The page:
2. Whitewashing Arafat: They want to forget it now, but many on the Israeli and American Jewish left were actually charmed by the mass murderer. The Hartzufim, Israeli TV's satirical puppets' show, portrayed Arafat as a bumbling but basically harmless and even likeable old man. Yitzhak Rabin's granddaughter said he was like an "uncle."

Peace activists went on pilgrimage to him and listened to his paranoid tirades about an alliance of Muslim terrorists with settlers and Israeli generals to destabilize the "peace of the brave." And they continued to grant him legitimacy and ignore the growing incitement. Even Dennis Ross admits it now -- but not the extent of the left's cover-up for Arafat.

That cover-up began literally the day after the White House handshake, when Arafat told an audience in Amman that the Oslo process was the first step in the implementation of the "stages plan," the PLO's program for the gradual destruction of Israel. Arafat hid nothing from us; we hid the truth from ourselves.

3. Empowering the leadership of 1948: PLO-Tunis represented the Palestinian diaspora, the refugees of 1948. Israel resurrected the PLO, just as it was on the verge of collapse following the Gulf War. By saving Arafat, we imposed the leadership of 1948 onto the Palestinians of 1967 -- that is, of the West Bank and Gaza, who had lived with us, however unhappily, and with whom we'd shared a measure of coexistence. Our struggle with the Palestinians of 1967 was over borders; our struggle with the Palestinians of 1948 was over existence itself. Yet we chose to empower precisely that part of the Palestinian people that is emotionally and ideologically incapable of compromise. The result was to suppress any chance for dialogue with the Palestinians of 1967.

4. Promoting a false symmetry: "Both sides want peace," the Oslo architects assured us." A Palestinian mother and a Jewish mother both want the same things for their children." Our children came home from kindergarten waving little flags made of Stars of David entwined with doves; their children were taught paeans to suicide bombers. And now Palestinian mothers send their grown-up children off to martyrdom.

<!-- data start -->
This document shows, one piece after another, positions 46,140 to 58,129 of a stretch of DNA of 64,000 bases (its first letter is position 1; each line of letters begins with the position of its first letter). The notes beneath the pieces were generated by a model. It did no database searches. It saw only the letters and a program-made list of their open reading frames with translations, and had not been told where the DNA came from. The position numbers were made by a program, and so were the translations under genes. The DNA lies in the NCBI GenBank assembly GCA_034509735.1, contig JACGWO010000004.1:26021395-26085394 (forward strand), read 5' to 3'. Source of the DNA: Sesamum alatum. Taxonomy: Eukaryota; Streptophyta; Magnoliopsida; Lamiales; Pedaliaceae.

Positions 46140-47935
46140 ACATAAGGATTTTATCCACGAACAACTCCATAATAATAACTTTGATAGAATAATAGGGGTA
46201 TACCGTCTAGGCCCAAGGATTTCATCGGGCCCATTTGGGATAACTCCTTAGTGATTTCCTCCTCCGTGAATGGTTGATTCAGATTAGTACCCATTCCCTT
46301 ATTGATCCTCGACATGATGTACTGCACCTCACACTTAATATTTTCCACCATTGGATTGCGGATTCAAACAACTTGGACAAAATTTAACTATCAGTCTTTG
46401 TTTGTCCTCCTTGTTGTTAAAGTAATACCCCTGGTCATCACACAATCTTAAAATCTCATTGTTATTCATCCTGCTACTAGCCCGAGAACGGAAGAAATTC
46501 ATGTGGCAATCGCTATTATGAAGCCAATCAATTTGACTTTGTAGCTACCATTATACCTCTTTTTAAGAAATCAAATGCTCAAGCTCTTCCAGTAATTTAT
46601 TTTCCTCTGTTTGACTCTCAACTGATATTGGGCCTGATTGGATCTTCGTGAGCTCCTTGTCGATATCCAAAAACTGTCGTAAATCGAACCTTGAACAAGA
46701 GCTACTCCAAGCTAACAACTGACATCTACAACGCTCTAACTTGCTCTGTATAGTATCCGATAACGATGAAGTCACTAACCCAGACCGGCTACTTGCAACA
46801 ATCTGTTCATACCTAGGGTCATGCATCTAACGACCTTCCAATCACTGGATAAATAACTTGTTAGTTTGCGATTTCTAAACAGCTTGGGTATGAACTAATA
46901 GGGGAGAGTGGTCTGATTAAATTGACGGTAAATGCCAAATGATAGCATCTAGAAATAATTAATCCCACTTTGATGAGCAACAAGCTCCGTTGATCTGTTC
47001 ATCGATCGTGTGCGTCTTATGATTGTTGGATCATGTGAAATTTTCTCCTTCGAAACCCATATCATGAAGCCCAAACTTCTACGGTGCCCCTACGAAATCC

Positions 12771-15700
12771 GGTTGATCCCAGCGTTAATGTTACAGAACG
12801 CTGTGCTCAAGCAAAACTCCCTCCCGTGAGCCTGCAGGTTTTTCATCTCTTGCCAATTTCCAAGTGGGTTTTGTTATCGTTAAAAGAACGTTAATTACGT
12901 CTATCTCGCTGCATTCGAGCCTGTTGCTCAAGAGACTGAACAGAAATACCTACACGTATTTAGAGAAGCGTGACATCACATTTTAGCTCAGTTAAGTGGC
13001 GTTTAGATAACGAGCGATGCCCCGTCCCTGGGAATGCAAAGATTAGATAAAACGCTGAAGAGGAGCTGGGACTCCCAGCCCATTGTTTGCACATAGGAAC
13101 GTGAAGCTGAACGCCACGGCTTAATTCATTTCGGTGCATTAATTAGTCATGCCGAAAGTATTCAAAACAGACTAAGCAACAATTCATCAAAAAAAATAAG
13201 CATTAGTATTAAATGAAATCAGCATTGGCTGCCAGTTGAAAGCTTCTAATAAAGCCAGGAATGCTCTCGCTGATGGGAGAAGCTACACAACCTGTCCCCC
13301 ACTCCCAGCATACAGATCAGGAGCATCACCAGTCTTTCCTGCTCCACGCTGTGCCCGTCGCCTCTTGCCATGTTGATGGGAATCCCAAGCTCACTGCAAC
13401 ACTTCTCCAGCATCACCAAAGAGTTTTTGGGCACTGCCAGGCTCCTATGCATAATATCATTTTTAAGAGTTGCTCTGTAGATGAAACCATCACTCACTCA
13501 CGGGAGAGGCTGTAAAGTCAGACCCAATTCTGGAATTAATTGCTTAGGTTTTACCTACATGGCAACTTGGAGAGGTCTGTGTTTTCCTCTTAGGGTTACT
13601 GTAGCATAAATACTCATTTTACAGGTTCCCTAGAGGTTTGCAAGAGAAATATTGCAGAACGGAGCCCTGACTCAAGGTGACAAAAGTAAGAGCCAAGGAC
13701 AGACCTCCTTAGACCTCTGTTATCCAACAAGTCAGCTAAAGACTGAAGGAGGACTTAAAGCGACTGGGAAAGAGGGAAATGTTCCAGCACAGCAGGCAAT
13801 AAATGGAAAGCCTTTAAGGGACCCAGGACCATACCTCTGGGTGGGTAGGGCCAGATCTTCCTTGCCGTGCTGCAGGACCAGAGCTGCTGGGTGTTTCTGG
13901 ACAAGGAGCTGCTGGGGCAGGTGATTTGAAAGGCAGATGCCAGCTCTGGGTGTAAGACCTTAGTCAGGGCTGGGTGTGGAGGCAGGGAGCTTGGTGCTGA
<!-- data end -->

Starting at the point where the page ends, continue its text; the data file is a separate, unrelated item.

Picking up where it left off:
The flaw was in not understanding the basic asymmetry in the way each side viewed the other: A majority of Israelis had come to see this conflict as a struggle between two legitimate national movements, and accepted partition as a moral solution; while a majority of Palestinians continued to believe that all justice was on their side, and that partition was, at best, an unavoidable option imposed by Israeli power.

5. Pretending that the Middle East resembles Western Europe after World War II: That was a favorite insight of Shimon Peres, the basis for his New Middle East. Like the European Union, he said, the Middle East was on its way to replacing dreams of national glory for prosaic prosperity. Peres was right about Israeli society: Like Western Europe after World War II, most Israelis had fought one war too many and were ready to exchange nationalist for consumerist dreams. But he misjudged the Arab world by one war: Arab society more closely resembles Europe after World War I -- aggrieved, militaristic and waiting for revenge for all those decades of Israeli military victories.

6. Encouraging dictatorship: In Yitzhak Rabin's words, Arafat could be trusted to suppress terrorism because, unlike Rabin himself, he wouldn't have to contend with "Bagatz and B'tzelem" -- that is, with a Supreme Court and human rights watchdogs. The result was that Israel helped build one of the Arab world's most corrupt regimes, and destroyed whatever hope the Palestinians had of emulating Israeli democracy.